Holloway distinguishes between meaningful information and artificial intelligence:
What is meaningful information, and how does it relate to the artificial intelligence question?
First, let’s start with Claude Shannon’s definition of information. Shannon (1916–2001), a mathematician and computer scientist, stated that an event’s information content is the negative logarithm* of its probability.
So, if I flip a coin, I generate 1 bit of information, according to his theory. The coin came down heads or tails. That’s all the information it provides.
However, Shannon’s definition of information does not capture our intuition of information. Suppose I paid money to learn a lot of information at a lecture and the lecturer spent the whole session flipping a coin and calling out the result. I’d consider the event uninformative and ask for my money back.
But what if the lecturer insisted that he has produced an extremely large amount of Shannon information for my money, and thus met the requirement of providing a lot of information? I would not be convinced. Would you?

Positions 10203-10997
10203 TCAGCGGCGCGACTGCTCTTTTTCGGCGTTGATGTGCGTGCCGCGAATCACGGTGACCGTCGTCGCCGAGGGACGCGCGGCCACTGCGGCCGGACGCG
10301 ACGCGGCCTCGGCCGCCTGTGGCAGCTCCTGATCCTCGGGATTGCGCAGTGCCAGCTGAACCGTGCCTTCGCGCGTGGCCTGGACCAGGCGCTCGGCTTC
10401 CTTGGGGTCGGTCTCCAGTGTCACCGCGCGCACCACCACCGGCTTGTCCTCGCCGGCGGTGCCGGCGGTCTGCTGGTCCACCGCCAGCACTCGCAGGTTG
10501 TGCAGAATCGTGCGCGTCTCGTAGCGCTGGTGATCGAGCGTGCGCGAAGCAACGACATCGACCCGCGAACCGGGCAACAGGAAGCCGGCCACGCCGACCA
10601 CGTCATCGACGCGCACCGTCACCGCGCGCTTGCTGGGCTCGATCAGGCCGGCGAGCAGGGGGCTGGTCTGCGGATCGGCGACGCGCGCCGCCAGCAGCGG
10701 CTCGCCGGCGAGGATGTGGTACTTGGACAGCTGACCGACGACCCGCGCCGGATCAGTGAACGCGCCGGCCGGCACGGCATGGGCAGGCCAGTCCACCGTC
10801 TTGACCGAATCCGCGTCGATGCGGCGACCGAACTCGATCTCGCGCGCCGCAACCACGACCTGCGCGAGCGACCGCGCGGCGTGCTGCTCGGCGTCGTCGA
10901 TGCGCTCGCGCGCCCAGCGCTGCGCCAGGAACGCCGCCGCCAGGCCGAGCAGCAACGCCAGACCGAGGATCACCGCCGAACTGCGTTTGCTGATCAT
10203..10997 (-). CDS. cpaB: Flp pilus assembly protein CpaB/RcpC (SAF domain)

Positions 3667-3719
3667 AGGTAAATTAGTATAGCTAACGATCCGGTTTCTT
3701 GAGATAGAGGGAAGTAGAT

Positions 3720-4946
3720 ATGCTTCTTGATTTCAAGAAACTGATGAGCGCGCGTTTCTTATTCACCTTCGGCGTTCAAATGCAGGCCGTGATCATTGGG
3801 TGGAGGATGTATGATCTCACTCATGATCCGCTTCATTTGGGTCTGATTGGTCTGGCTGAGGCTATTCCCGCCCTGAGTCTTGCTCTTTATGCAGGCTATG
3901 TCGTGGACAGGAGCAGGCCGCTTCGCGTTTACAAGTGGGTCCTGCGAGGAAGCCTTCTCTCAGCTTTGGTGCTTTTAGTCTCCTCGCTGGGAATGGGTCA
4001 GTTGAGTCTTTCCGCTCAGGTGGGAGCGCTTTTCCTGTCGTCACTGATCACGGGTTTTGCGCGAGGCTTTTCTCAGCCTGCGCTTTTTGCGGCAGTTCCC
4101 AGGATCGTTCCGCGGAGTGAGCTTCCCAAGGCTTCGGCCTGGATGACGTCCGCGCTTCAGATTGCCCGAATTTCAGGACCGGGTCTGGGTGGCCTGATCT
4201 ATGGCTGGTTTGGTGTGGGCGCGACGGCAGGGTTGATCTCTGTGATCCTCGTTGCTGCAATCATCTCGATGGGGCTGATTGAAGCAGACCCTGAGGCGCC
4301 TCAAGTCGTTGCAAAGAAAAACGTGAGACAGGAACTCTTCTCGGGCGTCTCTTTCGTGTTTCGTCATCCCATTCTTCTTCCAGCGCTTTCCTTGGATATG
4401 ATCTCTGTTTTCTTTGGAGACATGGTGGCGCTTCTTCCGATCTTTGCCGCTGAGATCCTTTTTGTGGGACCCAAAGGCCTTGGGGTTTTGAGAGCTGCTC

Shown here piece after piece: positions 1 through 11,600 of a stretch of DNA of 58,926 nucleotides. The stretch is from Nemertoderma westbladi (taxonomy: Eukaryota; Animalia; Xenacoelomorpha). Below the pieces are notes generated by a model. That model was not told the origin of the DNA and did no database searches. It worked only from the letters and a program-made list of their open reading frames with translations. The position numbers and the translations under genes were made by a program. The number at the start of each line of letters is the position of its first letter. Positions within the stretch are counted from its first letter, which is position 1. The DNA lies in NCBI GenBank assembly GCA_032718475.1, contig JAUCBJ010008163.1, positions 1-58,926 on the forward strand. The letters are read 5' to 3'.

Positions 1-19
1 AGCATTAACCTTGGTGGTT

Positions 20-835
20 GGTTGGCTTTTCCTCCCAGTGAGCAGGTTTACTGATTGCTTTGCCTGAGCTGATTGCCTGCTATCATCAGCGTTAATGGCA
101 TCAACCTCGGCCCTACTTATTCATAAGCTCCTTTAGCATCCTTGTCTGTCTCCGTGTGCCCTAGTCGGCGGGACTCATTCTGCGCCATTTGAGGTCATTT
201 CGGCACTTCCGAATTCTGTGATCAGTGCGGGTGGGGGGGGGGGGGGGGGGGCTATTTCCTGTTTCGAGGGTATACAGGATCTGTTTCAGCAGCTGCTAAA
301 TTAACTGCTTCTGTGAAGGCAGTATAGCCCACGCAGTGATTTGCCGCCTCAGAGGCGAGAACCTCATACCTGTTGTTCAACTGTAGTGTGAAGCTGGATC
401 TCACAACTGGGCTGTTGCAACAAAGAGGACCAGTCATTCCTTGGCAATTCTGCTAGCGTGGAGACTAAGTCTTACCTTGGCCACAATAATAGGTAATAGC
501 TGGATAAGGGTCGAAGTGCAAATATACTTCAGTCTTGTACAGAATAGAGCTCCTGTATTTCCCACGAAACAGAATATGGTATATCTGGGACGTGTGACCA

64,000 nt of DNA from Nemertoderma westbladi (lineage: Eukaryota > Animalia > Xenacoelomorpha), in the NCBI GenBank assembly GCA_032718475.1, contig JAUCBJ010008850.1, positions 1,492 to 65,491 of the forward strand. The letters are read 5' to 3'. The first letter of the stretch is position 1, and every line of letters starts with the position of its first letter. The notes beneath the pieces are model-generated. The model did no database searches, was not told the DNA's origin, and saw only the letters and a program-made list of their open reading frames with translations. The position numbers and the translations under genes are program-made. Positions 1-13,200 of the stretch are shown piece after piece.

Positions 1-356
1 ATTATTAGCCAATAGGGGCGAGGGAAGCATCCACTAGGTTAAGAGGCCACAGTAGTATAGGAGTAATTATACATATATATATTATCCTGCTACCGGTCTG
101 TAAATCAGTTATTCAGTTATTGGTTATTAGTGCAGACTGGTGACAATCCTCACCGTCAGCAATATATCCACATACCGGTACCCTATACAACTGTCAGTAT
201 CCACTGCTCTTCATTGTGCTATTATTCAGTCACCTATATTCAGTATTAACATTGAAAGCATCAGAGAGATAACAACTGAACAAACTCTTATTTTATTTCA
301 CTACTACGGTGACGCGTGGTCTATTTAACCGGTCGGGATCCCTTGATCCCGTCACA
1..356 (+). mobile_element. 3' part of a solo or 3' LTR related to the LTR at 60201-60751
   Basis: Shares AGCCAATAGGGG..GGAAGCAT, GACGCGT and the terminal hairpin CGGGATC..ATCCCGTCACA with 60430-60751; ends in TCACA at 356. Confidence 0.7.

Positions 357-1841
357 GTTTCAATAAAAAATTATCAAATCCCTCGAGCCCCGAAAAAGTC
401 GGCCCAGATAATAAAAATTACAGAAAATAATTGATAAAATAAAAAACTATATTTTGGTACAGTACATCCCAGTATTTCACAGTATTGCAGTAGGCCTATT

A quantity that better matches our intuitive notion of information is mutual information. Mutual information measures how much event A reduces our uncertainty about event B. We can see mutual information in action if we picture a sign at a fork in the road. More. (Eric Holloway, “Artificial intelligence is impossible” at Mind Matters Today)
See also: Could one single machine invent everything? (Eric Holloway)
So lifelike … Another firm caught using humans to fake AI: Byzantine claims and counterclaims followed as other interpreters came forward with similar stories. According to Qian, something similar happened last year.
The hills go high tech An American community finding its way in the new digital economy At present, says Hochschild, Ankur Gopal and Interapt are sourcing as many new hillbillies as they can find: “For now, there is so much demand for I.T. workers — 10,000 estimated openings by 2020 in the Louisville metro area alone — that Mr. Gopal is reaching out to new groups.